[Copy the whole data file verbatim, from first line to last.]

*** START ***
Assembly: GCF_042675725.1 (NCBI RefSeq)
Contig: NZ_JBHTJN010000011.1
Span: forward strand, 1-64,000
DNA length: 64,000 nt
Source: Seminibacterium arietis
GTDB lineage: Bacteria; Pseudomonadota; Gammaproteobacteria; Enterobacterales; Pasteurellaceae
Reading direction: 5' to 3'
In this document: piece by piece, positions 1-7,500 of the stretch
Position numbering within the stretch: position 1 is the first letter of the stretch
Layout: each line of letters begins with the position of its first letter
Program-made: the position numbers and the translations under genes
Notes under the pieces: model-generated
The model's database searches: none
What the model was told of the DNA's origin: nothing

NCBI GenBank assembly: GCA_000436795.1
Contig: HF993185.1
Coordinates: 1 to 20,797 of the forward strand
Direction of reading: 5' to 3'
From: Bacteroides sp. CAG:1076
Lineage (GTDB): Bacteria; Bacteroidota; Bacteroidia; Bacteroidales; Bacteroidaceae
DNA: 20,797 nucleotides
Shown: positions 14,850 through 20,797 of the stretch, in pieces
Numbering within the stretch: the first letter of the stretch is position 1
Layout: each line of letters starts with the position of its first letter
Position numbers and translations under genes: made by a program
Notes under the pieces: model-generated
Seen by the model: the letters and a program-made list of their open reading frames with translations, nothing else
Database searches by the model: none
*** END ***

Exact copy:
Assembly: GCF_042675725.1 (NCBI RefSeq)
Contig: NZ_JBHTJN010000011.1
Span: forward strand, 1-64,000
DNA length: 64,000 nt
Source: Seminibacterium arietis
GTDB lineage: Bacteria; Pseudomonadota; Gammaproteobacteria; Enterobacterales; Pasteurellaceae
Reading direction: 5' to 3'
In this document: piece by piece, positions 1-7,500 of the stretch
Position numbering within the stretch: position 1 is the first letter of the stretch
Layout: each line of letters begins with the position of its first letter
Program-made: the position numbers and the translations under genes
Notes under the pieces: model-generated
The model's database searches: none
What the model was told of the DNA's origin: nothing

NCBI GenBank assembly: GCA_000436795.1
Contig: HF993185.1
Coordinates: 1 to 20,797 of the forward strand
Direction of reading: 5' to 3'
From: Bacteroides sp. CAG:1076
Lineage (GTDB): Bacteria; Bacteroidota; Bacteroidia; Bacteroidales; Bacteroidaceae
DNA: 20,797 nucleotides
Shown: positions 14,850 through 20,797 of the stretch, in pieces
Numbering within the stretch: the first letter of the stretch is position 1
Layout: each line of letters starts with the position of its first letter
Position numbers and translations under genes: made by a program
Notes under the pieces: model-generated
Seen by the model: the letters and a program-made list of their open reading frames with translations, nothing else
Database searches by the model: none